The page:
My Rosh Hashanah Traditions
By Heilicher Hebrew Teacher BatSheva Berman
Rosh Hashanah is one of my favorite holidays. For me, it is a time to be with family and friends, a time to reflect on my life, and to appreciate all the blessings I have. At my house, we carry on one of my childhood traditions; a tradition which is written about in the Talmud. It is to eat foods that have symbolic significance. We eat apples and honey so we may have a sweet new year, and pomegranates so we will be as full of good deeds as the pomegranate has seeds.
On the other hand, not all of the symbols have such rosy meanings. The Yemenites, like Jews around the world, suffered at the hands of the people around them, and Rosh Hashanah was a chance for them to curse their enemies through puns on the names of foods. For example, the Hebrew word for beet is selek, which is similar in sound to salek, meaning to drive away, so in eating beets we, in Hebrew, ask the Lord to drive out our enemies. Tamar, the Hebrew word for dates begins with the sound tam meaning to cease, so in eating dates we ask God to put an end to our enemies. The Aramaic for squash is Kar’a, which in Hebrew means tear, and in Hebrew we ask God to tear up our enemies. These are just a few of the curses we enjoy giving.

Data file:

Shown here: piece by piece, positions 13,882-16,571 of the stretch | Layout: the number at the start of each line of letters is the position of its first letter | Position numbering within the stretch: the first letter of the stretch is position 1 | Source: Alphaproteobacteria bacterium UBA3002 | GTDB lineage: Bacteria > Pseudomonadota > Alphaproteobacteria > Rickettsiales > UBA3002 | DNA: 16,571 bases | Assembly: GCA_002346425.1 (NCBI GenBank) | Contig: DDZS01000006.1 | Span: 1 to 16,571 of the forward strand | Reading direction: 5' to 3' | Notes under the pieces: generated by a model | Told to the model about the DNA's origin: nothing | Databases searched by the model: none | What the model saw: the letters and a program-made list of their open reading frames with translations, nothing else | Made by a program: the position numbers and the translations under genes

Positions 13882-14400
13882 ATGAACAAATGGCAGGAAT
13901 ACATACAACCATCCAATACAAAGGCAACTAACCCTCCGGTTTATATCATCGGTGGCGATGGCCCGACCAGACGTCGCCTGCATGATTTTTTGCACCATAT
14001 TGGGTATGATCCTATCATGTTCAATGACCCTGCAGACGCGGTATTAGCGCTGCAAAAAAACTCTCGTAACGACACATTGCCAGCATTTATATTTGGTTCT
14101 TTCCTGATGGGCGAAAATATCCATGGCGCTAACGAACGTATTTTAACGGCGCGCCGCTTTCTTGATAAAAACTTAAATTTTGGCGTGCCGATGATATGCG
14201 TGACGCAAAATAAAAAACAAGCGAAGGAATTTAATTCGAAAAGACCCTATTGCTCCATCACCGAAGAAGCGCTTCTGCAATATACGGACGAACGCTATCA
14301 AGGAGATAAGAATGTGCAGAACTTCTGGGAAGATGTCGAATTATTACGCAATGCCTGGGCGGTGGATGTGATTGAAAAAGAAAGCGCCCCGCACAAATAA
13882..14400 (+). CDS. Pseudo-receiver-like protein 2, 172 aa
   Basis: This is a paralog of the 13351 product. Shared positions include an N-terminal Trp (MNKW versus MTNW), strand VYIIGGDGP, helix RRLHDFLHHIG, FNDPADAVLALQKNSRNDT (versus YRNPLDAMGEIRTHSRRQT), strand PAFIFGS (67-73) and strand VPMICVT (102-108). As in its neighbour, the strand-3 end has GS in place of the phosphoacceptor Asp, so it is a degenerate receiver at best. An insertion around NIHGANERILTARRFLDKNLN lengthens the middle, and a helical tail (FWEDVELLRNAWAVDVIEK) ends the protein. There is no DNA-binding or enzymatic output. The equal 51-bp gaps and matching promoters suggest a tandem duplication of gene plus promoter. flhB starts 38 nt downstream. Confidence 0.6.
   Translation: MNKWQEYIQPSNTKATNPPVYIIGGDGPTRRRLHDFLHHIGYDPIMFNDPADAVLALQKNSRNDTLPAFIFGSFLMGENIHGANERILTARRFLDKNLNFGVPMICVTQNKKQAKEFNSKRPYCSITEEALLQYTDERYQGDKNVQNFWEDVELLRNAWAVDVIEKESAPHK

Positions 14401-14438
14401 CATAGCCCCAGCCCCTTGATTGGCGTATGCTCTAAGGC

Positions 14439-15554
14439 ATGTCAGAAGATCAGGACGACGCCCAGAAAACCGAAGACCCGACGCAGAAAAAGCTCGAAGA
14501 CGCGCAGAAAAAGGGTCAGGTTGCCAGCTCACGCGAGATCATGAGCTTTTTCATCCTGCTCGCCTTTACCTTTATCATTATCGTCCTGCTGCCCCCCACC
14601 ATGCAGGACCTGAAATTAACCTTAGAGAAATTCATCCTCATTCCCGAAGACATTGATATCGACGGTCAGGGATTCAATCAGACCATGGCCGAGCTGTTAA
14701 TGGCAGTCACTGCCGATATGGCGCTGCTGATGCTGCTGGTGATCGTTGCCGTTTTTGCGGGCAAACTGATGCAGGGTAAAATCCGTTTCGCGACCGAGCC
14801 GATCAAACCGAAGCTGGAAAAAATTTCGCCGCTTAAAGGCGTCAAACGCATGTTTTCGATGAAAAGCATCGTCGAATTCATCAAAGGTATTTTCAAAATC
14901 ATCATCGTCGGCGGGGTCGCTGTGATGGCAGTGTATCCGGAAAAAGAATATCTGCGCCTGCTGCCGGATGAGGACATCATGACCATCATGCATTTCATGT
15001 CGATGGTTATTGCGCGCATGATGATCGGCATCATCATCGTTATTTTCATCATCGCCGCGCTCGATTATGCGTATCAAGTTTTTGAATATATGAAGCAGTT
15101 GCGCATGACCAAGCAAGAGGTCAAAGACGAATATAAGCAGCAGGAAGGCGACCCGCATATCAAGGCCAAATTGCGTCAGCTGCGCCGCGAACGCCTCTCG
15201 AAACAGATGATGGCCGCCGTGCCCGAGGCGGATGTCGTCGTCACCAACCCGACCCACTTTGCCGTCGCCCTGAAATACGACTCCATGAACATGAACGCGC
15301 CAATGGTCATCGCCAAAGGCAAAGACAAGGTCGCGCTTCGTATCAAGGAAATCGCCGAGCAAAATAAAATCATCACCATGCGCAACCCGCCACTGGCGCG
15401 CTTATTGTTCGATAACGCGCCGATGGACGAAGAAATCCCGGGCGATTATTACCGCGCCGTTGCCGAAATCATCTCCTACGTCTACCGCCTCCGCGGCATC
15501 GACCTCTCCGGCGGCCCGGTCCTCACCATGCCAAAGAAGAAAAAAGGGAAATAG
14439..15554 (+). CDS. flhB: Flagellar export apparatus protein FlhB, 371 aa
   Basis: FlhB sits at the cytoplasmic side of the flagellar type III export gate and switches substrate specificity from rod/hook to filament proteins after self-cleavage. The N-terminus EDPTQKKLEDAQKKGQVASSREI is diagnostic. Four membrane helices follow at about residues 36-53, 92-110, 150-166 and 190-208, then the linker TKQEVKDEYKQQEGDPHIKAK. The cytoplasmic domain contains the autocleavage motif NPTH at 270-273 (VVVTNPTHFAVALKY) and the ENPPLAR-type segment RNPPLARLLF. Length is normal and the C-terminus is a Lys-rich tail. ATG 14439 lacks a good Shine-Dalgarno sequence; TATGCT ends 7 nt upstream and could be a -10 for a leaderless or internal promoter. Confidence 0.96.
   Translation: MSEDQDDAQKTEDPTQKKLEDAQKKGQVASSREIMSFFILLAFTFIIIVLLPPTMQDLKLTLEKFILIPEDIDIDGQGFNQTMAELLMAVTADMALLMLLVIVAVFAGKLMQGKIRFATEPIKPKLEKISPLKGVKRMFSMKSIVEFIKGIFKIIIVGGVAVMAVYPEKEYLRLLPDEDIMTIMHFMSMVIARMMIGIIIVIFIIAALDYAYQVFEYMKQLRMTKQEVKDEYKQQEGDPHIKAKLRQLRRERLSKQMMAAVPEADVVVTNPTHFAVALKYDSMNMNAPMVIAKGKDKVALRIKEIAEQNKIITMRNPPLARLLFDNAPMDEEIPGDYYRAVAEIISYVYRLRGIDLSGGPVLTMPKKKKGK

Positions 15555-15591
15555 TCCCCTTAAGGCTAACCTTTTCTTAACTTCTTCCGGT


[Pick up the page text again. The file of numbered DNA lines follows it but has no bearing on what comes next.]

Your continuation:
This year, amidst all the turmoil in the world, my thoughts turn to the prophet Micah, who had a vision of peace in the world. Where swords have been turned into plowshares and people sit peacefully beneath their vines and fig trees. This year I would like to start a new tradition in my family, in which we eat grapes and figs on Rosh Hashanah, and ask God to give us a year in which we sit in peace beneath our vines and fig trees.
After graduation, Heilicher alumna Simone P. encountered an uncomfortable situation at basketball camp. She decided to take a brave step to educate the camp about Jewish history related to an unintentional, yet offensive, long-standing camp practice.
New this year, on Monday mornings, we will have an All-School T’filah (prayer) service in the Dolly and Edward Fiterman Theatre. Our students will chant Torah each week. We’ll celebrate birthdays and milestones. And we’ll have a place to pray, whether that means working on our character, connecting with God, reflecting and/or rejoicing.
As a gift to her eighth-grade class for graduation, Ms. Weiss gathered student reflections and crafted them into a poem. These words of inspiration will stay with her students for years to come.